MONTREAL — - It’s simple, really.
Winnipeg Blue Bombers cornerback Jovon Johnson was asked earlier this week why Montreal Alouettes slotback Ben Cahoon, who on Monday became the CFL’s receptions leader, is such a great receiver.
“He always catches the ball,” Johnson said.
Well, duh. The quarterback throws it. The receiver catches it. Isn’t that how it’s supposed to happen?
Where it gets complex, however, is when that football is thrown too high or two low or too far ahead or too far behind or into serious traffic or — as was the case in a game against Saskatchewan last year — against a defensive back’s helmet.
Those complexities don’t seem to bother Cahoon, though. Not one bit. He makes every catch appear simple. And that is why he is the CFL’s new catching king. He caught pass No. 1,007 on Monday in a win over the Calgary Stampeders to take over top spot from Terry Vaughn.
“He makes catches that some guys dream of making,” Johnson said. “He makes those unbelievable catches. He makes the tough catches, whether it’s going through traffic or jumping up high in the air or catching balls off of guys’ heads.
“He makes the catches. That’s what makes him great.”
The “helmet” catch was made in 2009, when Cahoon leveraged the ball against Roughrider safety James Patrick’s helmet to make the grab. That was likely the most spectacular of the 38-year-old’s career, but there have been plenty of other highlight-reel snags.
The grace with which he goes parallel to the turf, sticks his hands out and sucks the ball in is astounding. Those would fall under the category of which Johnson speaks; the catches other receivers can make only when they’re sleeping.
“Not many guys can do those types of things, but he’s one of the few that can do that: actually be able to control his body and also focus on catching the ball,” Johnson said.
Cahoon, in typical Cahoon fashion, downplayed his ability to make the tough grab.
“I’ve always been a diver and a jumper,” Cahoon said. “I grew up playing soccer, and I was always getting tripped and doing a somersault and getting right back up.
“Things tend to slow down a little bit when you leave your feet — for me, anyway.”
Bomber slotback Terrence Edwards spent a year and a half in Montreal as Cahoon’s teammate and then another two seasons with the CFL’s touchdown and receiving yards king, Milt Stegall, in Winnipeg.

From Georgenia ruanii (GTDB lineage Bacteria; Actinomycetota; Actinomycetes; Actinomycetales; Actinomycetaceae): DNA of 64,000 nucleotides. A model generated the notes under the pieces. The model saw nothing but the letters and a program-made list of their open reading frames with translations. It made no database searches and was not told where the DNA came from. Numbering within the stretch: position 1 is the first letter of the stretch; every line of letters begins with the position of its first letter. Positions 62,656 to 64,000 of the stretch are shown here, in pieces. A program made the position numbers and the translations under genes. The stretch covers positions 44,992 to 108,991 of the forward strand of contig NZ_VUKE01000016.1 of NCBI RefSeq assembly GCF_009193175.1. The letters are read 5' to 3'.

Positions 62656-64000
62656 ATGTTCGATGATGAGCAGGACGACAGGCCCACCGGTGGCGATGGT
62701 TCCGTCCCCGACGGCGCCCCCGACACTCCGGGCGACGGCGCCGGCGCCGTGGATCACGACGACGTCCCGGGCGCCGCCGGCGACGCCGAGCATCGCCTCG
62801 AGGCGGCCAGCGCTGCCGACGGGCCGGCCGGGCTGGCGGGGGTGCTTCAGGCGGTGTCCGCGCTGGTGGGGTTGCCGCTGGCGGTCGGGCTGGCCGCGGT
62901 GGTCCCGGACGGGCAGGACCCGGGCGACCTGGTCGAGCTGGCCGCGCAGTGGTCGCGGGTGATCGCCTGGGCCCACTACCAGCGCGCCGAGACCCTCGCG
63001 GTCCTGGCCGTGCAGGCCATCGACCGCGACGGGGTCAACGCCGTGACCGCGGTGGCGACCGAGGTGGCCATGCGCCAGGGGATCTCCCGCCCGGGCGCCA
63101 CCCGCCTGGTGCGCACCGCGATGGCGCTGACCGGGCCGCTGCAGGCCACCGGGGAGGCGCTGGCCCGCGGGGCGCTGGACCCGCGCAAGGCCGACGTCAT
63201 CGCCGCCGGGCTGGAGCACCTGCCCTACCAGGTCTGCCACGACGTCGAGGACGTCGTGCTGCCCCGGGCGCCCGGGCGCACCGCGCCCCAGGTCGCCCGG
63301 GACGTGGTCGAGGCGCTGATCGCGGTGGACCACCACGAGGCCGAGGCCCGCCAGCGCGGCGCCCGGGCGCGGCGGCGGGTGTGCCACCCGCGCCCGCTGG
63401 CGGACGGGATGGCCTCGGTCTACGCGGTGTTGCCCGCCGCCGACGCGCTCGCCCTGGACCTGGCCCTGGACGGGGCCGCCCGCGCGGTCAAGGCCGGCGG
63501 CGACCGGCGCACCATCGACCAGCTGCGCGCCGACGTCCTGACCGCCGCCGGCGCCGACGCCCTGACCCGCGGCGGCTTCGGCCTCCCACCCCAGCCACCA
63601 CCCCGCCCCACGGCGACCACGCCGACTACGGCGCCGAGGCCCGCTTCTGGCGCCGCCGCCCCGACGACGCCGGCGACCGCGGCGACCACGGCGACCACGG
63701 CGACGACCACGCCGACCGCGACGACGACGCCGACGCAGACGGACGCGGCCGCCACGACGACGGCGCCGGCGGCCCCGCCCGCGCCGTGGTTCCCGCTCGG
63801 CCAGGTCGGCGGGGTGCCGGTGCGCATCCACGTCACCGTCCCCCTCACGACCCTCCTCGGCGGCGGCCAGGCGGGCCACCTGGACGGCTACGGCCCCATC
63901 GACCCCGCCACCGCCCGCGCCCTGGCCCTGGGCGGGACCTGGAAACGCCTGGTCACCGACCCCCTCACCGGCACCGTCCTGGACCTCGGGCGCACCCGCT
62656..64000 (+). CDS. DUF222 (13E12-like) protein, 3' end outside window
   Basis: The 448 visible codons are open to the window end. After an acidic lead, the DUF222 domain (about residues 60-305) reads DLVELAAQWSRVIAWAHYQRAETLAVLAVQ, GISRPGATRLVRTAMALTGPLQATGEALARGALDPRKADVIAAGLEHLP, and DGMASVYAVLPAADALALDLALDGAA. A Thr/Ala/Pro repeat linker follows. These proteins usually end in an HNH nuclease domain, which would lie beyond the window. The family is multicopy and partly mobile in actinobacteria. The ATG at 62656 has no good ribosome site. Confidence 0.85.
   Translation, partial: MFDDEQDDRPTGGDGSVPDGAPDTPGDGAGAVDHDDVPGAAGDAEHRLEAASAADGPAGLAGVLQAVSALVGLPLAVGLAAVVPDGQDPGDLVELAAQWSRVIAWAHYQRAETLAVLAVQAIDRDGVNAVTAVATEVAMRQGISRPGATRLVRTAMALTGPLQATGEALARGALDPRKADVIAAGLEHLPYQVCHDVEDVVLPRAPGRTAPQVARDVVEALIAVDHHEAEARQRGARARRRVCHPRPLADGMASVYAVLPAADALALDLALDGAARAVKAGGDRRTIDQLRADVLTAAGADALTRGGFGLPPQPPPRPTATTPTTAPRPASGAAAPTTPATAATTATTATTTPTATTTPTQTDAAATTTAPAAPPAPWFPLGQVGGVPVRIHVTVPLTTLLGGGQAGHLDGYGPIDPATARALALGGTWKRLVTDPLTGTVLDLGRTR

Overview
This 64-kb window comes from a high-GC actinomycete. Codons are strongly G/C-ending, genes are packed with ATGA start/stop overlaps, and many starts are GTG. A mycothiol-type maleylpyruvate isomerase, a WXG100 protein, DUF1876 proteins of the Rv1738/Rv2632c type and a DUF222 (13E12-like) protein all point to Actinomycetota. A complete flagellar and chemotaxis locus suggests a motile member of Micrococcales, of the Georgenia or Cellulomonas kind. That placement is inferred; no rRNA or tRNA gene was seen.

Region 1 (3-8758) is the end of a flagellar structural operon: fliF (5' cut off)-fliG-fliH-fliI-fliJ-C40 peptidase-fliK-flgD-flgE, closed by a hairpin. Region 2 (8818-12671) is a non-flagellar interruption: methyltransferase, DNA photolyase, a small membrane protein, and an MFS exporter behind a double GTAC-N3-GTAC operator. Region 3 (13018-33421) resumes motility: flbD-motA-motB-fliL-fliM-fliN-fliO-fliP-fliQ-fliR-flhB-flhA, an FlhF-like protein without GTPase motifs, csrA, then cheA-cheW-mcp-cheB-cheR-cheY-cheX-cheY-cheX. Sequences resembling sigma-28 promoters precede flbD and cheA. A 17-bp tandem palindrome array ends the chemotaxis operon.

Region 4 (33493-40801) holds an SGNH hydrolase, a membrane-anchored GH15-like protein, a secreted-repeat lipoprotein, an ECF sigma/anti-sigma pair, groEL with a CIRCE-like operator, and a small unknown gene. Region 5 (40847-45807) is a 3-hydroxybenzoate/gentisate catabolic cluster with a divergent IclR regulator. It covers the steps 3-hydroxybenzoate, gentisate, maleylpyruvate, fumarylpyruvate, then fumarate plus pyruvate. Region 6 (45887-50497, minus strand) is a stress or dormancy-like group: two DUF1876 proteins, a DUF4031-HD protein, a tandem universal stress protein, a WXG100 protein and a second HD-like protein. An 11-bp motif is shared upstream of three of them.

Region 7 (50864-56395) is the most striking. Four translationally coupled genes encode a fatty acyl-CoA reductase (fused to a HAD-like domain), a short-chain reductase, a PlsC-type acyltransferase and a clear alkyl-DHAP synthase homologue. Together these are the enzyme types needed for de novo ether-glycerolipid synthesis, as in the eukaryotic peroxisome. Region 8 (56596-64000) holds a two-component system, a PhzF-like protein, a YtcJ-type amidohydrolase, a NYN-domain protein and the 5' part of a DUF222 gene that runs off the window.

Edwards pointed out that the only time Cahoon stands out is when he’s literally in the process of making a reception. Any other time, he just looks like a regular dude.
“He’s one of those guys who uses every inch of his abilities on the field,” Edwards said. “He’s not overly fast, he’s not big, he’s not tall — he’s not nothing. But he goes out there and produces and puts up big numbers.
“He’s a great route runner, and he knows the game, and he has phenomenal hands. He rarely drops the ball, no matter how many defenders are around him. He catches the ball. And you gotta catch a lot of balls to get 1,007 catches.”
Like Stegall, Edwards believes Cahoon is one of the hardest-working professional football players you’re likely to find.
“He was the first one there and the last one to leave,” Edwards said. “He was in the weight room. He’s a guy who puts in his time. You just see what he does on game day, but on days that he’s off he’s there keeping his body in shape. He’s very durable.
“You gotta be durable to play as long as he has and have as many catches as he has.”
Not only is he durable, but he is also reliable. Touchdowns would happen less frequently if the chains weren’t moved on a regular basis, and the latter is what Cahoon does. It’s why you hear Molson Stadium public address announcer Jacques Moreau bellow “Ben Ca-hoooooooon!” so often.
“He does it better than anyone,” Edwards said. “He’s just one of those prototypical possession receivers. If you need a play on second down or third down to get a first down, you look for Ben.”
The low-key Cahoon, a few days after breaking the record, was already looking forward to his next goal.
“I haven’t thought about (the record). I’ve been crazy busy,” Cahoon said. “The family’s in town, and I’m trying to get ready for this upcoming game (on Sunday against Winnipeg). That’s the way I like it.
“I’d be lying if I said it wasn’t a goal of mine at the beginning of the season, but it’s not the ultimate goal. So check it off the list, and we’re off to bigger and better things.”